Concept maps are used to stimulate the generation of ideas, and are believed to aid creativity. For example, concept mapping is sometimes used for brain-storming. Although they are often personalized and idiosyncratic, concept maps can be used to communicate complex ideas. Formalized concept maps are used in software design, where a common usage is Unified Modeling Language diagramming amongst similar conventions and development methodologies. Concept mapping can also be seen as a first step in ontology-building, and can also be used flexibly to represent formal argument. Concept maps are widely used in education and business for:
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Note taking and summarizing gleaning key concepts, their relationships and hierarchy from documents and source materials New knowledge creation: e.g., transforming tacit knowledge into an organizational resource, mapping team knowledge Institutional knowledge preservation (retention), e.g, eliciting and mapping expert knowledge of employees prior to retirement Collaborative knowledge modeling and the transfer of expert knowledge Facilitating the creation of shared vision and shared understanding within a team or organization Instructional design: concept maps used as Ausubelian "advance organizers" which provide an initial conceptual frame for subsequent information and learning. Training: concept maps used as Ausubelian "advanced organizers" to represent the training context and its relationship to their jobs, to the organization's strategic objectives, to training goals. Increasing meaningful learning: Communicating complex ideas and arguments: Examining the symmetry of complex ideas and arguments and associated terminology: Detailing the entire structure of an idea, train of thought, or line of argument (with the specific goal of exposing faults, errors, or gaps in one's own reasoning) for the scrutiny of others. Enhancing metacognition (learning to learn, and thinking about knowledge) Improving language ability Assessing learner understanding of learning objectives, concepts, and the relationship among those concepts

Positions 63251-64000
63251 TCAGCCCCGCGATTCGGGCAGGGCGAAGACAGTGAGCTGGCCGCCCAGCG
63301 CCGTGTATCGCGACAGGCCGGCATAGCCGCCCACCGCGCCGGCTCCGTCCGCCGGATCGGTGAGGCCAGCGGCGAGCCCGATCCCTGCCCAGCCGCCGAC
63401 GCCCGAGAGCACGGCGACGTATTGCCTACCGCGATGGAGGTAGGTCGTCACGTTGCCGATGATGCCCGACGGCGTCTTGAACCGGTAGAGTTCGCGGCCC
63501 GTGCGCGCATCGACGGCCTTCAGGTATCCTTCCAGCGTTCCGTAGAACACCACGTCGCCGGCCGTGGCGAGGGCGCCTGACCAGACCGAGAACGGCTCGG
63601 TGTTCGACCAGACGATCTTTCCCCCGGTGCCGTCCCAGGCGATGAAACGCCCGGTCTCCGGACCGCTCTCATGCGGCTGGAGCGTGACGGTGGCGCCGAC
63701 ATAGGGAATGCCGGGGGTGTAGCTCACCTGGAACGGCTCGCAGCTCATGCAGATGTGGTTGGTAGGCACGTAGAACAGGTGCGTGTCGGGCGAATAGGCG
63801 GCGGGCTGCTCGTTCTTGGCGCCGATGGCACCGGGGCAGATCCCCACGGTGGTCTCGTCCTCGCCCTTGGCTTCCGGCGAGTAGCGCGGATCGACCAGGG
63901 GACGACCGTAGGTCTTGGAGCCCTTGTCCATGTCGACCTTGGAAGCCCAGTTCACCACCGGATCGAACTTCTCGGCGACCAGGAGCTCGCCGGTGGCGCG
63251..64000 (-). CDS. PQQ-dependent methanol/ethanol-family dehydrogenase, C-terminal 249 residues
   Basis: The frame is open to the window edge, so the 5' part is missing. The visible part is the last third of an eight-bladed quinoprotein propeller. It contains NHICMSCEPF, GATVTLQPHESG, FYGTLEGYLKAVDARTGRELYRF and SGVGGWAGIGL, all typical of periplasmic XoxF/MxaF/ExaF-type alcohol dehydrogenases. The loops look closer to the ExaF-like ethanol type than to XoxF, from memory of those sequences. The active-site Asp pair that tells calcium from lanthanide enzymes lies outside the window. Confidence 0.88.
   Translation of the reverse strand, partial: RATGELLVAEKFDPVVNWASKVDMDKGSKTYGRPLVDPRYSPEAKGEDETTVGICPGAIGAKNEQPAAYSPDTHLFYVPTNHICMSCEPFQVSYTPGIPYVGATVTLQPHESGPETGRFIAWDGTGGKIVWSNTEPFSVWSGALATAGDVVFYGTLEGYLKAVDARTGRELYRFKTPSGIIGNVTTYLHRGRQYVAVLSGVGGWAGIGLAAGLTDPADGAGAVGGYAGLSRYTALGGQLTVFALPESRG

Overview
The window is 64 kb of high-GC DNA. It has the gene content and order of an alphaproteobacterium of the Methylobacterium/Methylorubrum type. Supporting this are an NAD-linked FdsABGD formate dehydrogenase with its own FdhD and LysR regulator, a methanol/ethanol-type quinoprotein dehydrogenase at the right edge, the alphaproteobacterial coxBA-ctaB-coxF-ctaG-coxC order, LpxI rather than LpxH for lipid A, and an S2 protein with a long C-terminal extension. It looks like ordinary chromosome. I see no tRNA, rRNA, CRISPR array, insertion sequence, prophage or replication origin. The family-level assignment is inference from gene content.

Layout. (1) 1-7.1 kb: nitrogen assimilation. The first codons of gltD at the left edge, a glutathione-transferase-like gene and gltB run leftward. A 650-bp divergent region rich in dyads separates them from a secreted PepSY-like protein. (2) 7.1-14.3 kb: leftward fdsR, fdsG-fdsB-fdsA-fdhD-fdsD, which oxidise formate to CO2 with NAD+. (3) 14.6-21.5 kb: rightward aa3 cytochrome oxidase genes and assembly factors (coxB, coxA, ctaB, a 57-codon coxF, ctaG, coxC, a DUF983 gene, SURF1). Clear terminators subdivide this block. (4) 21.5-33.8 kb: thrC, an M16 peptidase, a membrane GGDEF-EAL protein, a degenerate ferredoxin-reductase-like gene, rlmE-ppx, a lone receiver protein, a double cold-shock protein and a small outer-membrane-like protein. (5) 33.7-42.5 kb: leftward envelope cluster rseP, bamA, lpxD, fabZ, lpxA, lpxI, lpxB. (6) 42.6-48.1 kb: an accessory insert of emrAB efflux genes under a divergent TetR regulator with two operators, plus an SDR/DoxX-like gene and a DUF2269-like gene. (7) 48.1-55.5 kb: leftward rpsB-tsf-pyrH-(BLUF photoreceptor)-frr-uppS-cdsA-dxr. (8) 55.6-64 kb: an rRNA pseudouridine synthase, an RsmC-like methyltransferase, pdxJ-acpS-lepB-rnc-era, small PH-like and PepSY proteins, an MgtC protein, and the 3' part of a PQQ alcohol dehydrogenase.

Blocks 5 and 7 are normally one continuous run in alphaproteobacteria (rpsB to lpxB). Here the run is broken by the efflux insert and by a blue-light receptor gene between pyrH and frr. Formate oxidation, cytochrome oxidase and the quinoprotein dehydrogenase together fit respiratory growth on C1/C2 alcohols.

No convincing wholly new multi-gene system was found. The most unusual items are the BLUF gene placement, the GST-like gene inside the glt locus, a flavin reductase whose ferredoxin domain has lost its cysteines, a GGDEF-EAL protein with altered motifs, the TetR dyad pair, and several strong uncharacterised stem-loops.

Contrast with mind mapping
Concept mapping can be contrasted with the similar idea of idea mapping. The latter is often restricted to radial hierarchies and tree structures. Among the various schema and techniques for visualizing ideas, processes, organizations, concept mapping, as developed by Novak is unique in philosophical basis, which "makes concepts, and propositions composed of concepts, the central elements in the structure of knowledge and construction of meaning."

There is research evidence that knowledge is stored in the brain in the form of productions that act on declarative memory content which is also referred to as chunks or propositions. Because concept maps are constructed to reflect the organization of the declarative memory system, they facilitate sensemaking and meaningful learning on the part of individuals who make concept maps and those who use them. Concept maps were developed to enhance meaningful learning in the sciences. A well made concept map grows within a context frame defined by an explicit "focus question," while a mind map has branches radiating out from a central picture. Another contrast between Concept mapping and Mind mapping is the speed and spontaneity when a Mind map is created. A Mind map reflects what you think about a single topic, which can focus group brainstorming. A Concept map can be a map, a system view, of a real (abstract) system or set of concepts. Concept maps are more free form, as multiple hubs and clusters can be created, unlike mind maps which fix on a single conceptual center.